50 Cent is opening up about why the other members of G-Unit aren’t as successful as he is.
Back in the early ’00s, the Hip-Hop group, comprised of 50, Tony Yayo, Lloyd Banks, and Young Buck, really made their mark on the industry. They were as strong as any crew, whether we’re talking hits, lyricism, or cultural influence. As fans of the group know, Buck and 50 eventually fell out and in his latest book Hustle Harder, Hustle Smarter, 50 says it became clear that he wouldn’t be doing business with Banks or Yayo in the long run either. Apparently, Banks and Yayo weren’t great at adapting as the industry evolved.
“I always felt that if I had maybe done a better job teaching Banks and Yayo how to evolve and change their habits, they each would be in better places right now,” he writes, according to Hip-Hop-N-More. “While I was out hustling (I actually hustled with his father), Banks was more content staying on his porch and watching the world from there.. Banks wanted things to come to him, as opposed to going out and getting them for himself. That’s not me trying to assassinate his character—the guy has ‘Lazy Lloyd’ tattooed on his arm. He literally wears his laziness on his sleeve.”
He gives some simple examples of some promotional ideas he ran by Banks:
“To me, one answer was to change how he interacted with the culture. That’s why years ago I told Banks to film a video of his life and post it on YouTube. Introduce people to his lifestyle. Let the camera follow him around for a while and see how he moves. Maybe something he says or does will create a spark, go viral, and then he’ll have some heat around him again,” 50 writes, adding “I’m not saying anything here I haven’t said to Banks directly. Another time I sat down with him, just when IG was starting to pop off, and tried to drop this gem on him. ‘You gotta get on Instagram,’ I encouraged him. ‘You can be a little awkward in person, so this is actually a better way for you to communicate with people. You just put pictures of what you think is cool on your page. That way you can.'”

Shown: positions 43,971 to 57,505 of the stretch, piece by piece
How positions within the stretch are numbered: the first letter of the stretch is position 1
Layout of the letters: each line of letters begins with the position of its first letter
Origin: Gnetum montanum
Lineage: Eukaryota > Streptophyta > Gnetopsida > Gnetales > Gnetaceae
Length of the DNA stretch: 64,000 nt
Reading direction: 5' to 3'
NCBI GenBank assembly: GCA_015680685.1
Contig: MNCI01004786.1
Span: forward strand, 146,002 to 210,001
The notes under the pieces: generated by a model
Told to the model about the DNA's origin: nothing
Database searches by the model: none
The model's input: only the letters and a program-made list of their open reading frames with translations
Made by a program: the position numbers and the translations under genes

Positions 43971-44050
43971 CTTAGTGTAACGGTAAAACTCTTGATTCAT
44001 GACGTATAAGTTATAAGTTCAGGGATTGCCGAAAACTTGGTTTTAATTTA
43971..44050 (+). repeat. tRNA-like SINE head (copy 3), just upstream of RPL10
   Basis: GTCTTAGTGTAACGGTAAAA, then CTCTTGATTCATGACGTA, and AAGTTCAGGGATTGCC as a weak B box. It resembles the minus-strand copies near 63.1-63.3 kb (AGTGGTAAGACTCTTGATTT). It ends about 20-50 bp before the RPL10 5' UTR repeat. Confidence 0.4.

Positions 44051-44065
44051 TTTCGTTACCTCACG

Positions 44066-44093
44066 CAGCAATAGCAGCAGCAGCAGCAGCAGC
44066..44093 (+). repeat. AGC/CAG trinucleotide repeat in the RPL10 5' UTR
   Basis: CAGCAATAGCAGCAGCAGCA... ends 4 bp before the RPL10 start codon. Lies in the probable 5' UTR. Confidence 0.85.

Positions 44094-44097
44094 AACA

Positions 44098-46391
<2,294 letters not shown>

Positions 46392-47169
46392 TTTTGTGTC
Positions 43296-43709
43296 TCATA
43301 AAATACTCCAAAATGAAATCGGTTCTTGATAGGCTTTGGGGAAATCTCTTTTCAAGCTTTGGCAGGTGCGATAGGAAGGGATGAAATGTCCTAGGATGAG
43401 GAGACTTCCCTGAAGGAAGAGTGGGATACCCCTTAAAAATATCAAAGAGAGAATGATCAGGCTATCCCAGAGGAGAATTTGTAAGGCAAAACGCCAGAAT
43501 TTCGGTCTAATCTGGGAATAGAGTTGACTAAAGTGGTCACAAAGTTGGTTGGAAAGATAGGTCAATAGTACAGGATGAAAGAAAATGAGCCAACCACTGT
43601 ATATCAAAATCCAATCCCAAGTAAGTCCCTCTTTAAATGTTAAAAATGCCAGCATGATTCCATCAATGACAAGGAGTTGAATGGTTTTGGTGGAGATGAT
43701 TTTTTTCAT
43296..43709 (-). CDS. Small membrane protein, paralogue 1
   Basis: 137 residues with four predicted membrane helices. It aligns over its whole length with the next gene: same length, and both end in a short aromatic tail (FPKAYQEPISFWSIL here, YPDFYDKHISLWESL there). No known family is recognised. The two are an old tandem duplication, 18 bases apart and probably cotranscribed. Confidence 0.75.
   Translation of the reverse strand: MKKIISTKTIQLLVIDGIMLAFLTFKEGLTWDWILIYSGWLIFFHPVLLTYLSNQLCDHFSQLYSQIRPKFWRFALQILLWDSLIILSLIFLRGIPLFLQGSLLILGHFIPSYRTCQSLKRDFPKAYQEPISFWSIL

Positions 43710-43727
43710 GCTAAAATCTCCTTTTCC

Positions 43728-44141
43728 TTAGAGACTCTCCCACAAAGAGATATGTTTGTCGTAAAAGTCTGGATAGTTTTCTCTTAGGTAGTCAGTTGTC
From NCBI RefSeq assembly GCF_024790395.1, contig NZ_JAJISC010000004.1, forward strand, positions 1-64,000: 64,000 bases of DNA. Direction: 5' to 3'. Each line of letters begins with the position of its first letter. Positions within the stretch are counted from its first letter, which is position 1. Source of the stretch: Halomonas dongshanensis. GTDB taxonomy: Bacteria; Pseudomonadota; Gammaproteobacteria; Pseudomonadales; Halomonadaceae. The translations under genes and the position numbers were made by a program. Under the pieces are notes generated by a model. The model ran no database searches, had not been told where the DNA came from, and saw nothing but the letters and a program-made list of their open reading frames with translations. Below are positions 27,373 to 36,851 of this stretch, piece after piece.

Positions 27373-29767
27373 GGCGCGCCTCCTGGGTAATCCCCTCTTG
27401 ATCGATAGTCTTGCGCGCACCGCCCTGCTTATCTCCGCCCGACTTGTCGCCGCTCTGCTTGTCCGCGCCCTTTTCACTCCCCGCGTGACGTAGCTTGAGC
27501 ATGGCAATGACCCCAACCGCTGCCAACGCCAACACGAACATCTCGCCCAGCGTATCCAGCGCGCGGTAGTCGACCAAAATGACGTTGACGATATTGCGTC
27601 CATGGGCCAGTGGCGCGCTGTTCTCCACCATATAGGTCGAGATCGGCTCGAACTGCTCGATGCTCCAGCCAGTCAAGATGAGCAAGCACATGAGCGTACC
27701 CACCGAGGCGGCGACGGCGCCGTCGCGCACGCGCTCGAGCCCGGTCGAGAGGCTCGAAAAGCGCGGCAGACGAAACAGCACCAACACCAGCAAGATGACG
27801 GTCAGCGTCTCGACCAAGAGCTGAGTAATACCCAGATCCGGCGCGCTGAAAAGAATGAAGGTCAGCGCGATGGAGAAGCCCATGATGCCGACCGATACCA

But apparently, Banks didn’t want to take the initiative. 50 reportedly says that he refused to get on social media, citing the fact that Pac and Biggie never had to, even though 50 explained that if the late legends were alive today, they’d probably be on social media too.
“When Banks made that comment to me, I realized he’d gone as far as he could go. In fact, my exact thought was ‘This is someone I can’t invest another minute or dollar in,’ 50 wrote, adding “Age isn’t about what year you were born—it’s about how you approach the year you’re in right now. If you’re open to new experiences, willing to take chances, and curious about new topics, you’re young. Period.”
50 goes on to say that Yayo was still in to the idea of using their club appearance money to flip drugs, adding that anytime they had a problem with someone in the industry, Yayo’s response would be “Let’s just bang ’em.” 50 would of course have to explain why that wouldn’t work out for them in the long run.
According to Hip-Hop-N-More, 50 says toward the end of the chapter… “My intention was for G-Unit to be the first branches in a family tree that started with me and would go on to launch generations of rappers.” 50 reportedly added that while he birthed his sons, “they didn’t bear me any children. It all stopped with them.”
Young Icons: Michael Rainey Jr. Is Our Favorite Hustler
Five Young, Gifted & Black Shining Television Stars You Should Know
5 Young Black Actors & Actresses To Watch For In 2023
5 Black Directors Poised To Take Over Hollywood
Stephen A. Smith Says Michael Jordan Told Him To "Shut The Hell Up" After Revealing He Doesn't Like Jordan 1's
Dennis Rodman Calls Out Travis Scott For Copying His Sneaker Design: "You Copied My Sh-t!”
Raising The Bar: Ten Hip-Hop Stars Who Proudly Attended HBCU's
The Legacy Is Alive: HBCU Pride Runs Strong In These Social Media Influencers